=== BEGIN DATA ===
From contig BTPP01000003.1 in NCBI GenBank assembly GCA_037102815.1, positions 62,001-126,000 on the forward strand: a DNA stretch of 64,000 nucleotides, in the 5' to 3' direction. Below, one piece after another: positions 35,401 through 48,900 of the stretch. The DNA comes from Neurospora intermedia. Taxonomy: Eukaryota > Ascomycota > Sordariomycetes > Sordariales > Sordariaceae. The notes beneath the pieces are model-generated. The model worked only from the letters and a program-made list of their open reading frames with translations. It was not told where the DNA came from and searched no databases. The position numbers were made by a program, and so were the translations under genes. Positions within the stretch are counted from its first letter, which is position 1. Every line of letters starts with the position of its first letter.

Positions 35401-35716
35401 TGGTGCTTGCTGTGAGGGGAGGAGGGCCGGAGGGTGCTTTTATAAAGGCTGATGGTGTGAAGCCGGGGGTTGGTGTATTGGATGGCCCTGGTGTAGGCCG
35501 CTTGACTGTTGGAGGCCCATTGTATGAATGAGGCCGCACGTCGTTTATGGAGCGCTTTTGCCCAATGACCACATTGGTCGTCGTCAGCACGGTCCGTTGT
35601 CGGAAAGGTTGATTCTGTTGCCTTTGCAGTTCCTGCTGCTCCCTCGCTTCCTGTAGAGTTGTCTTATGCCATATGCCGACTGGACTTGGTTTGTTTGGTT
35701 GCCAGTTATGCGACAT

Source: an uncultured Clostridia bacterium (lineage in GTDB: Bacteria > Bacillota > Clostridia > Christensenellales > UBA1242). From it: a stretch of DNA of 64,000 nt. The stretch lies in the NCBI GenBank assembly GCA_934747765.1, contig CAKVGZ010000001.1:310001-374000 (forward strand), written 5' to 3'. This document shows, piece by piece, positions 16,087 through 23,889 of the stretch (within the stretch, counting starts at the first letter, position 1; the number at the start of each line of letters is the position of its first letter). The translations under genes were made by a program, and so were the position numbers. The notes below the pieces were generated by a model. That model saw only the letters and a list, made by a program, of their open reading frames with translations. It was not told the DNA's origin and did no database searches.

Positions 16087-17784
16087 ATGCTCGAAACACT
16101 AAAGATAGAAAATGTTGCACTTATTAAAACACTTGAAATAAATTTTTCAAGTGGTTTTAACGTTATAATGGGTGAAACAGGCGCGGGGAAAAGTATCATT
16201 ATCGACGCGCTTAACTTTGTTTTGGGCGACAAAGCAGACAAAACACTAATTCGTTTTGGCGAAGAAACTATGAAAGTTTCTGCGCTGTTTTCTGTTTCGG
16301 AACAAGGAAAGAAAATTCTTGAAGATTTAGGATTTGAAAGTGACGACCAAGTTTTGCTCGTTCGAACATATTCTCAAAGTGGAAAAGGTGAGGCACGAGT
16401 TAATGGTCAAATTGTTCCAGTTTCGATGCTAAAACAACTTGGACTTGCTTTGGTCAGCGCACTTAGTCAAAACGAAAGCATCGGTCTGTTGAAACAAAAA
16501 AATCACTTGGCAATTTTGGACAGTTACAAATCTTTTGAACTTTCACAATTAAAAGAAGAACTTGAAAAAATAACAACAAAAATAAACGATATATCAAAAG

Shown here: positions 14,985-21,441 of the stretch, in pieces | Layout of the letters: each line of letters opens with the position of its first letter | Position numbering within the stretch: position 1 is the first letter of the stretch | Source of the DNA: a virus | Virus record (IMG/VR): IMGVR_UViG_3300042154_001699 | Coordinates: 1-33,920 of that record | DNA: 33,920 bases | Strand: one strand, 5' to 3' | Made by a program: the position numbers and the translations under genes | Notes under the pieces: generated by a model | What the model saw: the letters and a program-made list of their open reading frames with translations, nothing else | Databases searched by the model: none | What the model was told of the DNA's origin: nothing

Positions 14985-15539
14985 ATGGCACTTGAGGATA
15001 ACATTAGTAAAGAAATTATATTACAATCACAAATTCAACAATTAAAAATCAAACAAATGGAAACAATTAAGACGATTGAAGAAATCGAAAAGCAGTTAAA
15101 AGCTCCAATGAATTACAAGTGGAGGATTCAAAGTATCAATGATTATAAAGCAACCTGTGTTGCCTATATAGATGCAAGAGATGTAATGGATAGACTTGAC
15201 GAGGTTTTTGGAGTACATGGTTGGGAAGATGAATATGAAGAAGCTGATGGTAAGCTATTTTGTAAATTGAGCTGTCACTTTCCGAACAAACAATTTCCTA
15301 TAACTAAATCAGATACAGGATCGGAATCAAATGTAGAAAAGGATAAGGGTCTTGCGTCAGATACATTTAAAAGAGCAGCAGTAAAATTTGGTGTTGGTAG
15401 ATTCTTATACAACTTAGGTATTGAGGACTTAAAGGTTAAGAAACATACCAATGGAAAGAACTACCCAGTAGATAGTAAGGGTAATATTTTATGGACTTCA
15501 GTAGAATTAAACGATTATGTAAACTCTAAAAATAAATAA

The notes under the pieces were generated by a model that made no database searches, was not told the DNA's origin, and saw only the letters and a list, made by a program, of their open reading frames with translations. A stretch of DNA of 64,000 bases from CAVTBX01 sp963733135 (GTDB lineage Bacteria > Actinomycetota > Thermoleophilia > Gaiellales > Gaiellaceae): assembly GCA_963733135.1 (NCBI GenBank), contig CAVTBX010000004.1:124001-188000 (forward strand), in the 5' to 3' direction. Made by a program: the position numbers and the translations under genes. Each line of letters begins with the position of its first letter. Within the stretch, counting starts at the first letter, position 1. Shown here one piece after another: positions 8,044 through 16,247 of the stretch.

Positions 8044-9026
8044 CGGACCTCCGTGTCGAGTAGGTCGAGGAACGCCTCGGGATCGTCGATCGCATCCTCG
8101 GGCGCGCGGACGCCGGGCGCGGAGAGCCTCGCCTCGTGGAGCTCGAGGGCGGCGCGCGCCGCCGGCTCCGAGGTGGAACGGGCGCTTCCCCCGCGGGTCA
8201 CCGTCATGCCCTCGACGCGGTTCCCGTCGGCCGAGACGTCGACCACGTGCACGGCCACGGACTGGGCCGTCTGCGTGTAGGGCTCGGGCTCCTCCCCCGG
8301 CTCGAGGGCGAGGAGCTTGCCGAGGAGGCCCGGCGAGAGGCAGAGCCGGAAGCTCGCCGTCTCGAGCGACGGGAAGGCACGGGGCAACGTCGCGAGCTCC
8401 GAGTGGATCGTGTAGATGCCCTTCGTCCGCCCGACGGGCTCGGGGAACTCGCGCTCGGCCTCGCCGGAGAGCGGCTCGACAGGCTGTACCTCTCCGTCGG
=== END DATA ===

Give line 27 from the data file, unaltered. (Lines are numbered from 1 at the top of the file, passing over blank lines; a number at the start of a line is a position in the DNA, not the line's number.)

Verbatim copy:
8101 GGCGCGCGGACGCCGGGCGCGGAGAGCCTCGCCTCGTGGAGCTCGAGGGCGGCGCGCGCCGCCGGCTCCGAGGTGGAACGGGCGCTTCCCCCGCGGGTCA